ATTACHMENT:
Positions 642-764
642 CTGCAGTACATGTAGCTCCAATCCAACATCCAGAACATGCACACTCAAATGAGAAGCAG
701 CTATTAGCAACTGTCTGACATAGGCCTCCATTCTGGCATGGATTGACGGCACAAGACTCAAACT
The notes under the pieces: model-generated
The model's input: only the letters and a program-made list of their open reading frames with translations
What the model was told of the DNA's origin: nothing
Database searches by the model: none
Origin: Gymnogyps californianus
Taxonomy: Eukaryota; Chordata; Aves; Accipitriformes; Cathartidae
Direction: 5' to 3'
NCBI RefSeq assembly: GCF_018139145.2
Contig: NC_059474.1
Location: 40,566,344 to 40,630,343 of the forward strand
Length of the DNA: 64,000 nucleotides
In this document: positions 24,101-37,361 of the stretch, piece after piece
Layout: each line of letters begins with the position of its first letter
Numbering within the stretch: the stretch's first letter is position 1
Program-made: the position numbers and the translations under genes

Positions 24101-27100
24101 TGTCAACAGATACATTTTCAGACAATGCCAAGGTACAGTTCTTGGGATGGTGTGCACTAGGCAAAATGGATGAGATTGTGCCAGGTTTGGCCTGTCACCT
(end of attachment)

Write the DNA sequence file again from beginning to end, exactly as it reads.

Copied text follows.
Positions 642-764
642 CTGCAGTACATGTAGCTCCAATCCAACATCCAGAACATGCACACTCAAATGAGAAGCAG
701 CTATTAGCAACTGTCTGACATAGGCCTCCATTCTGGCATGGATTGACGGCACAAGACTCAAACT
The notes under the pieces: model-generated
The model's input: only the letters and a program-made list of their open reading frames with translations
What the model was told of the DNA's origin: nothing
Database searches by the model: none
Origin: Gymnogyps californianus
Taxonomy: Eukaryota; Chordata; Aves; Accipitriformes; Cathartidae
Direction: 5' to 3'
NCBI RefSeq assembly: GCF_018139145.2
Contig: NC_059474.1
Location: 40,566,344 to 40,630,343 of the forward strand
Length of the DNA: 64,000 nucleotides
In this document: positions 24,101-37,361 of the stretch, piece after piece
Layout: each line of letters begins with the position of its first letter
Numbering within the stretch: the stretch's first letter is position 1
Program-made: the position numbers and the translations under genes

Positions 24101-27100
24101 TGTCAACAGATACATTTTCAGACAATGCCAAGGTACAGTTCTTGGGATGGTGTGCACTAGGCAAAATGGATGAGATTGTGCCAGGTTTGGCCTGTCACCT